Signaling theory is generally concerned with the reduction of information asymmetry between two market actors.11 Briefly, information asymmetry arises because "different people know different things"; that is, market actors inherently possess idiosyncratic stocks of information, and differences in those stocks give rise to information asymmetry. 12 Management scholars have eagerly adopted signaling theory as an effective mechanism to describe how firms communicate information (e.g., beliefs, competencies, and intentions) through specific behaviors that lend credence to the underlying informational value.13 For example, in his seminal work, Spence suggested that job market candidates pursue higher-education degrees to signal intellectual competency to prospective employers.14 Although the candidate might verbally express his or her intellectual abilities during an interview, possessing a college degree provides more tangible, behavioral evidence of intellectual competency to the prospective employer, thereby lowering information asymmetry.
Signaling theory posits that the signaler (the firm sending the signal) will engage in purposeful behavior to communicate information that reduces information asymmetry in a manner beneficial to the firm. For example, a start-up firm may add a high-profile executive to their board to signal managerial competency. However, signaling theory also applies to situations in which the signaler did not intend to engage in signaling behavior, but where the firm's actions had the net effect of reducing information asymmetry in a manner that may or may not have been positive for the firm. For example, Berkshire Hathaway's $3 billion investment in General Electric (GE) in 2008 signaled that GE's cash position was weaker than may have been previously thought, although the reputation of Berkshire's Warren Buffett also provided a vote of confidence in GE's long-term performance. Thus, whether purposeful or not, valuable information is embedded in the strategies, tactics, and behaviors pursued by all firms, and are subject to interpretation and parsing by other market actors to reduce information asymmetries.
A critical assumption underlying signaling theory is the notion of signal quality or "the underlying, unobservable ability of the signaler to fulfill the needs or demands of an outsider observing the signal."15 To illustrate, consider that firms vary in their abilities (e.g., managerial skills, core competencies, and resource exploitation) and that each firm possesses demonstrably superior understanding of its abilities than do exogenous market actors.16 Each firm that engages in signaling behaviors, whether intentional or not, is communicating information about its underlying abilities; firms with greater abilities, and therefore of higher quality, send correspondingly higher quality signals that are more likely to be noticed by other market actors.17 This begs the question, however, of how exogenous actors evaluate the quality of the signaler. Although a variety of proxies such as superior financial performance or market prestige exist, one such proxy particularly salient to the current discussion is organizational reputation.18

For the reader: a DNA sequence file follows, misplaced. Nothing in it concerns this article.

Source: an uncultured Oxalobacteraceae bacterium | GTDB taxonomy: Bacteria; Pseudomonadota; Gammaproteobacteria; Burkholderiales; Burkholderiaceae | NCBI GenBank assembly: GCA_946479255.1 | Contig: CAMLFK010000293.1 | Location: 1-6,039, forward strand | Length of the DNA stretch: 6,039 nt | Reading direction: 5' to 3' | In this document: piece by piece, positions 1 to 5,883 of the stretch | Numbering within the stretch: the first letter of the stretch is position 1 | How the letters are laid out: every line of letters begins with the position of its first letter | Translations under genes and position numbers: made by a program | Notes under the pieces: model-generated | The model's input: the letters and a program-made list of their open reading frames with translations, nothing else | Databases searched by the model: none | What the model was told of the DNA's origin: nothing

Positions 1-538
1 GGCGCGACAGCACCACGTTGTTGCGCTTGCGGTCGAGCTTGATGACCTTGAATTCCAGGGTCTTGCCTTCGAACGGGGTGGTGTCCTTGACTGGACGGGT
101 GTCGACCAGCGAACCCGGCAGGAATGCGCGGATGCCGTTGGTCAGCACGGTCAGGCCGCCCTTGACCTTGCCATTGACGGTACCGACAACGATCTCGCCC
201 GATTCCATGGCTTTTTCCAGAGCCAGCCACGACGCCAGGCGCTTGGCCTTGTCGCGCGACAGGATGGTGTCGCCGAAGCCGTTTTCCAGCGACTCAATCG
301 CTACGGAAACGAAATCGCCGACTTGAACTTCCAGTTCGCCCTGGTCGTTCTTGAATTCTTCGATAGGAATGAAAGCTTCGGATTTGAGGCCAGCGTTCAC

As Lange, Lee, and Dai note in their recent review of the literature on reputation, "organizational reputation is a simple idea with intuitive appeal."19 The "simple idea" is the notion that over time and through the engagement in consistent, purposeful behaviors, a generalized understanding forms in the minds of market actors as to the basic composition, philosophies, and operating DNA of a focal firm. Such a reputation, be it positive or pejorative, provides insight across a spectrum of organizational phenomenon (e.g., anticipating future behaviors, calculating how the firm might react to new competitive threats, assumptions of the quality of the firm's products, and the trustworthiness of its senior managers). In short, the reputation of the firm, particularly in light of inherent information asymmetries across market actors, can be construed as being representative of the perceived quality of the firm and thereby the perceived quality of the signals that the firm sends. When a firm engages in signaling behavior, signal recipients draw on aspects of the signaler's reputation to gauge the quality of the signal sent. Importantly, such reputational elements can manifest at the level of the signal itself and at the organizational level of the signaler.
I t should be noted that the issue of reputation does not necessarily mean that market actors overlook signals sent by firms of perceived lower quality per se. Rather, signal recipients will judge the content of such signals differentially, with greater weight paid to those signals sent by firms with reputational attributes that impart credibility to particular strategic or tactical behaviors. For example, Apple has a reputation for introducing innovative consumer technology products with appealing industrial designs. As such, market actors come to expect that Apple's future product introductions will be consistent with Apple's reputation and will thus be both innovative and aesthetically pleasing. Since the act of introducing a new product to the market represents a tangible strategic behavior, such an action is inherently a signaling behavior. Other market actors can draw information from such signals, particularly reputational mechanisms, to glean insights as to the intentions and beliefs of the innovator firm regarding current and anticipated market conditions. Such insights guide imitation decision making.